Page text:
I was chatting to a friend of mine last week – a recruitment consultant. We ended up talking about brands and marketing because we’re totally fun and interesting people.

He went into a business recently that was having trouble recruiting and retaining the best talent. The challenge is nothing new for businesses, but they were having a particular problem with people sticking around for 3-6 months then going somewhere else.

Hiring new people is not cheap. Having a high churn rate is a concern.

They aren’t a crap company by any means – at least on paper. They have over 300 employees with swanky offices across the UK and France. And their marketing materials are excellent, with glossy brochures and high-quality videos showing the staff high-fiving, playing table tennis and drinking beers on a Friday afternoon.

One look at Glassdoor, however, revealed a different story. The reviews were terrible. You had to scroll a long way to find someone with something nice to say. And even then it was more about the pay than the people or the culture.

The utopia in their marketing materials was a pure fabrication. There were very few high-fives, very few smiles and beers on a Friday were more out of desperation than joy. The reason people were leaving was simply that the culture they were promised didn’t exist and the reality was bad. Really bad.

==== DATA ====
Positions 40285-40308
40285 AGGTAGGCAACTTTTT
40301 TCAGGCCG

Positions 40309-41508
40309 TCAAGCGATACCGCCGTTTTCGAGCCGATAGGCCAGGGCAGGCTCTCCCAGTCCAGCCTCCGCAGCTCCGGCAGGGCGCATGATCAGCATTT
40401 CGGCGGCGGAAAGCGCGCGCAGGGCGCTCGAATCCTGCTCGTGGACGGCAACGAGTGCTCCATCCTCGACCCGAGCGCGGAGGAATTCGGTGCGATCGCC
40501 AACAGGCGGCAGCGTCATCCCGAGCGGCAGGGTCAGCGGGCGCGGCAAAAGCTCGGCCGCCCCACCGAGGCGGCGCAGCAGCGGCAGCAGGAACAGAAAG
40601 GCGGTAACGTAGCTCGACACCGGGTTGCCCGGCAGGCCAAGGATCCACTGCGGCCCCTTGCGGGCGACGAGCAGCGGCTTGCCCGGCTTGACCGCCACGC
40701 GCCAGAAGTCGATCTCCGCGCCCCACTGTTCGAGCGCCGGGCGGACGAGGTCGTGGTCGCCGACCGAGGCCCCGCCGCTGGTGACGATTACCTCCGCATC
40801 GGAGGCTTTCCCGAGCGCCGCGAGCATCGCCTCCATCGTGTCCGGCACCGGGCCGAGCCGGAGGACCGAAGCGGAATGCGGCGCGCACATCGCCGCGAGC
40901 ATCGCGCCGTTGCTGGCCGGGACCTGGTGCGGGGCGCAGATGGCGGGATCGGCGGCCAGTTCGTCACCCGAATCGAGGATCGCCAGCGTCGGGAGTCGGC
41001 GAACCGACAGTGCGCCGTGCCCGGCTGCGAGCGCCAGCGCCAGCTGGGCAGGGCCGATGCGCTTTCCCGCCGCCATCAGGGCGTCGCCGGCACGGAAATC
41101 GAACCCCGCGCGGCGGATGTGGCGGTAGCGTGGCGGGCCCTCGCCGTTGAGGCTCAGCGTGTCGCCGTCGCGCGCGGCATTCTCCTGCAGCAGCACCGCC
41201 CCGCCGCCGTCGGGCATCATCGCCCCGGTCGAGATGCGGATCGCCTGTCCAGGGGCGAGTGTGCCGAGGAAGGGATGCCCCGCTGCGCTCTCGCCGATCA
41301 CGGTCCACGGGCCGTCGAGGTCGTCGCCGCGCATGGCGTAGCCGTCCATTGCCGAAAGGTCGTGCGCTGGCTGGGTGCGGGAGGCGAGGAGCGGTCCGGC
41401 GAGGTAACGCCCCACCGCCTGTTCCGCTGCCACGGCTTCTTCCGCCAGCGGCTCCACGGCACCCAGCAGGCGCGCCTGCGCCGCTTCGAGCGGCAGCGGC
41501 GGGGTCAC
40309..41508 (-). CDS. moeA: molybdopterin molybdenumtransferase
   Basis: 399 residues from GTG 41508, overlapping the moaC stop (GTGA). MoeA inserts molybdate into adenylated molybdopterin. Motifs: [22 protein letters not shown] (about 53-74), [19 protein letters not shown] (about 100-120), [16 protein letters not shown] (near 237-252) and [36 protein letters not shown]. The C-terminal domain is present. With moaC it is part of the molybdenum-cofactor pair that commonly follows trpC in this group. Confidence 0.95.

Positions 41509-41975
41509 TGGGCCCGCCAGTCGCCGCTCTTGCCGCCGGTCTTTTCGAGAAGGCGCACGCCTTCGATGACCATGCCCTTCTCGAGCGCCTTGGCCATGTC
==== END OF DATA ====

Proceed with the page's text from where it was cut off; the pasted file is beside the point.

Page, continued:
The message is obvious, but just in case it’s not: you cannot market your way out of a poor customer experience. The company in question rightly thought that great marketing materials would attract the right people. And they did. But they didn’t consider what their business was actually like to work for.

My friend literally asked them: ‘Why do people work for you?’. And they couldn’t answer the question. They knew that a fantastic company culture was important, so they invented one and threw it out there. Make no mistake, you can’t talk the talk if your walk is a slovenly amble down disappointment avenue.

Your marketing messages can, of course, be inspiring or aspirational, but they have to chime with the customer’s experience of the business. Anyone can say they’re quick, reliable or high quality. But you’d better be damn sure that every customer touchpoint (and every area of the business) lives and breathes that ethos.

Marketing, then, is not an exercise in turd polishing. It’s an exercise in challenging businesses from the inside out. A content team should have visibility into the whole business, understanding the finances, the business plan, the marketing plan, the mission, vision and values, the target customers, potential new markets and whatever else they need.

If they’re going to put out a message, they need to be sure it’s backed up by action. Otherwise, it’s superficial, vacuous noise. And, like Glassdoor, word of mouth will see the truth out eventually.

Or, customers will find out for themselves and quickly move on.